Prayers Held as Hiroshima Marks 70 Years Since Bomb
The Japanese city of Hiroshima marked the 70th anniversary of the world’s first atomic bombing that killed 140,000 people in 1945.
Bells tolled and thousands bowed their heads in prayer in Hiroshima at ceremonies in the Japanese city marking the 70th anniversary of the world’s first atomic bombing, Al Jazeera reported.
On Thursday at 8.15am (23:15 GMT, Wednesday), the exact time when the bomb dropped by the US B-29 aircraft, the Enola Gay, exploded on August 6, 1945, the crowd stood for a moment of silence.
In the heavy summer heat, cicadas shrilled, the Peace Bell rang and hundreds of doves were released into the sky.
Many of those gathered for the ceremony renewed their calls for peace, while survivors recalled agonising memories that continue to haunt them 70 years on.
Eighty-nine year old Keigo Miyagawa spoke of the terror and the trauma his 19-year-old self went through.
“It felt like lightning. I saw this strong flash, and it was followed by this sound, and it swept me off my feet. I lost consciousness”, he recalled. “When I woke up…I was injured and bleeding.”
For the last five decades, Miyagawa has been committing images imprisoned in his mind to canvas.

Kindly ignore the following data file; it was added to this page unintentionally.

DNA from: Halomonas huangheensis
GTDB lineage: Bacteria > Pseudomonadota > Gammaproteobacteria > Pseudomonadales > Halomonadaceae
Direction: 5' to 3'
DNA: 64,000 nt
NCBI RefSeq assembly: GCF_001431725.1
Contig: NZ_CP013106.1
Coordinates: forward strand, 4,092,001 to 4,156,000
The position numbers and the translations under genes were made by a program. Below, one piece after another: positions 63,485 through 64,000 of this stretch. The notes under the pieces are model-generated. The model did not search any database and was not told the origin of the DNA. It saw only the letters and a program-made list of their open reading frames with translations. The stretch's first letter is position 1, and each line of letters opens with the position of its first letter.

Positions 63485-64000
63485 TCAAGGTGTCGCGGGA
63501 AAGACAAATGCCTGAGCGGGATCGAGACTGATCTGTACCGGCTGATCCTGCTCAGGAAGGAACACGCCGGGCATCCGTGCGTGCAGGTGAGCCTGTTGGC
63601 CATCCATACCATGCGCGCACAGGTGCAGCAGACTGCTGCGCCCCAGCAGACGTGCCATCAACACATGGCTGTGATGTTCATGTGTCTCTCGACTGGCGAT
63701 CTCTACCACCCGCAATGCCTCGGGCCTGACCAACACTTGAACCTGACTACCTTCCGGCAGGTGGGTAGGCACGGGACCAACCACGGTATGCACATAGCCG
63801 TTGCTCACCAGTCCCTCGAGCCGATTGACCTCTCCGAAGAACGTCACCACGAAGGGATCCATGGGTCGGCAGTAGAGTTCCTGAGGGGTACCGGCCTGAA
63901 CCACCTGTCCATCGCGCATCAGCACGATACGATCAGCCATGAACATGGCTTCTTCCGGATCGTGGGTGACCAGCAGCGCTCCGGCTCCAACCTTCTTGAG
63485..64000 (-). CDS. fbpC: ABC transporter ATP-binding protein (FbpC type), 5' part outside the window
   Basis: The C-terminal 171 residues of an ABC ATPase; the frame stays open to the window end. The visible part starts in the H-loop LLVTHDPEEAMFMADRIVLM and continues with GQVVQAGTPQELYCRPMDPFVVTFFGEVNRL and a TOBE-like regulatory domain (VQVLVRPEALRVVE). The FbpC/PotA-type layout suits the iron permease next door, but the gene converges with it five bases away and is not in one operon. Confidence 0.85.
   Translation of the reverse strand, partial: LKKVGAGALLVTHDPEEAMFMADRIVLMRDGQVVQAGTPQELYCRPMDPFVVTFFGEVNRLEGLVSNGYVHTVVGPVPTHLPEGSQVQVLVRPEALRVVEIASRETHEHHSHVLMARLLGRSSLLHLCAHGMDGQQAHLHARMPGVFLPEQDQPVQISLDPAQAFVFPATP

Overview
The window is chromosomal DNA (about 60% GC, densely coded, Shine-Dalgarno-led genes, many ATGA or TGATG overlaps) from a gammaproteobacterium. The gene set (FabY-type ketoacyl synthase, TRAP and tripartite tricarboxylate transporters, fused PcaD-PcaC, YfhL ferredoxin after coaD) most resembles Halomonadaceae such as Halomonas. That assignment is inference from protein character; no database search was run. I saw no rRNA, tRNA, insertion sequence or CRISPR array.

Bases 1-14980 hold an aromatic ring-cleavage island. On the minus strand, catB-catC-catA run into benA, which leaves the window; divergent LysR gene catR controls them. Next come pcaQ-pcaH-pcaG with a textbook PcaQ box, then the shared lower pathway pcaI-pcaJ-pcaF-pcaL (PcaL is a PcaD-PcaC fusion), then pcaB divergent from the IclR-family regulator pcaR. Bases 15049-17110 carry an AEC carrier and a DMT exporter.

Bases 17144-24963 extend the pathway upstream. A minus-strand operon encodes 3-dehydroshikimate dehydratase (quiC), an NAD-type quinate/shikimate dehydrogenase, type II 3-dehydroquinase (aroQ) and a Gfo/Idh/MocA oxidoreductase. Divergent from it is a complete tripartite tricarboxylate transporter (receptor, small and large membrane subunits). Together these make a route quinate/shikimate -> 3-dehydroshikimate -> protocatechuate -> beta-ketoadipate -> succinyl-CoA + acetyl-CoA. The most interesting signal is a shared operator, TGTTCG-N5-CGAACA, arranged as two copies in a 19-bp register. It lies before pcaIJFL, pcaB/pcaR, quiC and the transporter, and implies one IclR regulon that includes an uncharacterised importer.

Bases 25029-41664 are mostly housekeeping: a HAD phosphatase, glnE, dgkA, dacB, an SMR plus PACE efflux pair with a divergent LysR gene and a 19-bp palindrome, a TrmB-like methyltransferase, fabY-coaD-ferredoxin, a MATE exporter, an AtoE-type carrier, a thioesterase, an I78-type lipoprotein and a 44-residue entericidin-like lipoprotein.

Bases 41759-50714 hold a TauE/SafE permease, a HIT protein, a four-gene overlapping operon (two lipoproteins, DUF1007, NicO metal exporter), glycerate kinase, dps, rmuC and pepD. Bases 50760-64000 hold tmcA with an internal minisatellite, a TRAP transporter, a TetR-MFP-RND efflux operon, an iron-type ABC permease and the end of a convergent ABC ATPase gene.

The Hiroshima bombing, which killed 140,000 by the end of the year, was followed three days later by the bombing of Nagasaki on August 9, which killed about 40,000 instantly. The war ended on August 15.
Al Jazeera has drawn a timeline of the events from the day German chemist Otto Hahn discovered nuclear fission, through to the day the Nobel prize winner saw his discovery used to instigate the attack.
The effects of the bomb blast outlived its survivors.
The cities of Hiroshima and Nagasaki became known for cancers, premature births and malformed babies.
About 90 percent of the city was destroyed, which is why it looks so new today.
The black-and-white photo gallery reveals a glimpse of the suffering.
The US demonstrated unprecedented power when it dropped the atomic bombs. Days later, Japan surrendered and World War II was over.
The bombings remain the only use of nuclear weapons for warfare in history.
Seventy years on, many with memories of the war and its aftermath are scathing about Japanese Prime Minister Shinzo Abe’s efforts to pass security bills that could send troops into conflict for the first time since World War Two, sparking massive protests around the country.
Critics who see the measures as a derailment of Japan’s pacifist constitution lambasted Abe at a meeting after the commemoration ceremony. Abe said the legislation was essential to ensure Japan’s safety.